Steroid hormones regulate growth and development in certain types of cells and are involved in a wide variety of physiological responses in most tissues. These responses depend on the association of a hormone with a receptor protein and the subsequent activation of different genes at precise stages during embryonic development and cell differentiation. The primary role of the steroid receptor complex is to bind to specific loci in the genome and regulate rates of gene transcription, but in addition steroids can also modulate the expression of some genes posttranscriptionally. The nuclear binding sites are specific DNA sequences termed steroid response elements that, upon steroid binding, function as transcriptional enhancers. After this interaction there are specific changes in the structure of chromatin which correlate with transcription of the gene and may mediate the action of the steroid. There are a variety of transcriptional enhancers associated with certain genes which interact with activating proteins and these could account for the expression of different networks of genes in individual cells that respond to different physiological stimuli.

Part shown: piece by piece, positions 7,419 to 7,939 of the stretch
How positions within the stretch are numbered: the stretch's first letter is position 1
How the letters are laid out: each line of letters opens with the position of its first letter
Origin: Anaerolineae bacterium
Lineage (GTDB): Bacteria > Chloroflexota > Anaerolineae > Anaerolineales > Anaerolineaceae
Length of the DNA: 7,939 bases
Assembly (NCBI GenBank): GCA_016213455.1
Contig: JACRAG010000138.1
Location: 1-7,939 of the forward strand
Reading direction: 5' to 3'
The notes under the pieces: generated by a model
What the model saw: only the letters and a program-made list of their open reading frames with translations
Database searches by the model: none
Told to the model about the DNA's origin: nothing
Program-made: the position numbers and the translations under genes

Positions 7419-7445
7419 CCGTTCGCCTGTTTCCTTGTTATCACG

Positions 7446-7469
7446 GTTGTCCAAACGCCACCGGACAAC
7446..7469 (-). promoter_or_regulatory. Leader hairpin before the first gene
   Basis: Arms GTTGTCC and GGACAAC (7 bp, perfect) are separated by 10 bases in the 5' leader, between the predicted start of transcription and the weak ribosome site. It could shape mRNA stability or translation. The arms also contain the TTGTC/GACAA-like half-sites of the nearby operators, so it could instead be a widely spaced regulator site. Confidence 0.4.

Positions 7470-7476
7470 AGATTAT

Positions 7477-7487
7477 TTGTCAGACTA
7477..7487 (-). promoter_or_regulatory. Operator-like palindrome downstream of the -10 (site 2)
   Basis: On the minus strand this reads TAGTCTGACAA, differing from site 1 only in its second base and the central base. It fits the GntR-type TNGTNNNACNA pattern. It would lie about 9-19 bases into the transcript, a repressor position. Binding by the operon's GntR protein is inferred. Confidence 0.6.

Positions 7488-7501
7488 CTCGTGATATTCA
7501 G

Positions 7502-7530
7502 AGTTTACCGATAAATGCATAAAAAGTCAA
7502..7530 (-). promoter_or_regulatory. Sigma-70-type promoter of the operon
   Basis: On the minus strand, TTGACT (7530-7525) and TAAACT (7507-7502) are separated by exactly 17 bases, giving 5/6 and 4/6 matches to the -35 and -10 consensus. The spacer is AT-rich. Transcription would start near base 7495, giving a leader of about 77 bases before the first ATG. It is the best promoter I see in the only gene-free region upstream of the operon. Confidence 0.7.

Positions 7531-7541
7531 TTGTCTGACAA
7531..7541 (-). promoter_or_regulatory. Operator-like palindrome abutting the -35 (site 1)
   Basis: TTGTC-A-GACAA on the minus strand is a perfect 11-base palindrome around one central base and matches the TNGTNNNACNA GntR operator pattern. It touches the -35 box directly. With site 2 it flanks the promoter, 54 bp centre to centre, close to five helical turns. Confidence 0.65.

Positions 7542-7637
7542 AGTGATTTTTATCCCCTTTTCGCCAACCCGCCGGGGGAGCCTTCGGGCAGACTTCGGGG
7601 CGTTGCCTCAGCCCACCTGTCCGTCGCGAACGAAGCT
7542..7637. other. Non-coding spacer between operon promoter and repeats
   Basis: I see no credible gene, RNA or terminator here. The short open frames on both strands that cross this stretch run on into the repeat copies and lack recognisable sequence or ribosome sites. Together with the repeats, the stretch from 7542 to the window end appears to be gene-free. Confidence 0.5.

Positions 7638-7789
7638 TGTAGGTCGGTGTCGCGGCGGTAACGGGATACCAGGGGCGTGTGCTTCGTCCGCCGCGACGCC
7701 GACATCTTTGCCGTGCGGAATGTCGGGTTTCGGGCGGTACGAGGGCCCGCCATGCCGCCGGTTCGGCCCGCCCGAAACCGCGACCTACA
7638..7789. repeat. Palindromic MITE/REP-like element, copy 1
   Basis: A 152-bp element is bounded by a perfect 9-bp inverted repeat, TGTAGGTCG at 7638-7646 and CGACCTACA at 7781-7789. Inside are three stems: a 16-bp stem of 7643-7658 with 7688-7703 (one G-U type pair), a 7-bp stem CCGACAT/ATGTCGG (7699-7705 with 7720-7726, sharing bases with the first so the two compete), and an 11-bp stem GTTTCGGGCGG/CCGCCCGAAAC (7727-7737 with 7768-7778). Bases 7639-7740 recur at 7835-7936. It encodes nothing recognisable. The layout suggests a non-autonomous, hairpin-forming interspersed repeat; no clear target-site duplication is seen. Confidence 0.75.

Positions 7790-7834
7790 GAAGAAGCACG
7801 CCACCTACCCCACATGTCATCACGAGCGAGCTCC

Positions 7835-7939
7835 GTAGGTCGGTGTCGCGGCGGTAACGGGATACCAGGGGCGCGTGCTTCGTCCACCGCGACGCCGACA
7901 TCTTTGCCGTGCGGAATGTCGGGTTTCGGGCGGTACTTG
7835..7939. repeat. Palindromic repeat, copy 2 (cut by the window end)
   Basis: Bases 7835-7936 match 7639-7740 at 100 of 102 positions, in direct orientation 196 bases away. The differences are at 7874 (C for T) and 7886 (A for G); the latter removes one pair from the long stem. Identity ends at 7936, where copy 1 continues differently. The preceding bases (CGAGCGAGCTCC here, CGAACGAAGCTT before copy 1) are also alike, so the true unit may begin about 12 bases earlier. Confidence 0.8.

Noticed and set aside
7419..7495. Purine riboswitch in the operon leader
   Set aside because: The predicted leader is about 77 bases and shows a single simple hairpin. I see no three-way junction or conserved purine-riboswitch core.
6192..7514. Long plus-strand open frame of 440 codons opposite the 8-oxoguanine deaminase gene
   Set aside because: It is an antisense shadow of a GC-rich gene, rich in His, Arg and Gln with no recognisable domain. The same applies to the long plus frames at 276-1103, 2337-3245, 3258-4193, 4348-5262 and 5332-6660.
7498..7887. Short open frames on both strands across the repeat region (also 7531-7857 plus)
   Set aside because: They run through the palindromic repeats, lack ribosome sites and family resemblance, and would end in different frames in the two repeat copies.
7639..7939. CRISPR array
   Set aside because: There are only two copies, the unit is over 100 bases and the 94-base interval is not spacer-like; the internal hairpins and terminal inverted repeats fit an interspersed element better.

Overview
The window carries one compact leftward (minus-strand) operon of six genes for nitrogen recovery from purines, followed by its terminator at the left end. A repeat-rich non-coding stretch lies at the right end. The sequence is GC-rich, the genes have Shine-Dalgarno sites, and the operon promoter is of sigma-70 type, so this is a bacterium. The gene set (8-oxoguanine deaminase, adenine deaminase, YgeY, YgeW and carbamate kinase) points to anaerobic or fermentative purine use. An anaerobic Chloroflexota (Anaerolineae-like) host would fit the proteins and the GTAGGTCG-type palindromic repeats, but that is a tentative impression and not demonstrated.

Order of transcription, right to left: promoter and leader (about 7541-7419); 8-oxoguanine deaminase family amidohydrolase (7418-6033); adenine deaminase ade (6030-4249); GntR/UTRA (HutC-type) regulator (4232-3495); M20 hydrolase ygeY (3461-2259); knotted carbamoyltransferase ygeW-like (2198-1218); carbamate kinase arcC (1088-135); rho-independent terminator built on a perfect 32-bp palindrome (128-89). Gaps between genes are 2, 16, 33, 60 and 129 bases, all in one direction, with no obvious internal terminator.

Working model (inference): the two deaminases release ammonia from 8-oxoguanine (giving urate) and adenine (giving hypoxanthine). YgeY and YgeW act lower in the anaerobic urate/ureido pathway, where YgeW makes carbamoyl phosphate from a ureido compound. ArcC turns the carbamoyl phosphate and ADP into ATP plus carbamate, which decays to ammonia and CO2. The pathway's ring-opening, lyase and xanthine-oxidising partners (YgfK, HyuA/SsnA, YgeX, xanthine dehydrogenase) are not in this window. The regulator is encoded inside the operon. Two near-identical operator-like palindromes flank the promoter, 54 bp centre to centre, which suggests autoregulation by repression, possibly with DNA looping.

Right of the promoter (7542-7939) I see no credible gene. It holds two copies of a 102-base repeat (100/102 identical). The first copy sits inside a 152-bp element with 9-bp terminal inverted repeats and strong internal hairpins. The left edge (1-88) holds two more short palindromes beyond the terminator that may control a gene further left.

During conventional pharmacologic dose corticosteroid therapy, ACTH production is inhibited with subsequent suppression of cortisol production by the adrenal cortex. Recovery time for normal HPA activity is variable depending upon the dose and duration of treatment. During this time the patient is vulnerable to any stressful situation. Although it has been shown that there is considerably less adrenal suppression following a single morning dose of prednisolone (10 mg) as opposed to a quarter of that dose administered every six hours, there is evidence that some suppressive effect on adrenal activity may be carried over into the following day when pharmacologic doses are used. Further, it has been shown that a single dose of certain corticosteroids will produce adrenal cortical suppression for two or more days. Other corticoids, including methylprednisolone, hydrocortisone, prednisone, and prednisolone, are considered to be short acting (producing adrenal cortical suppression for 1¼ to 1½ days following a single dose) and thus are recommended for alternate day therapy.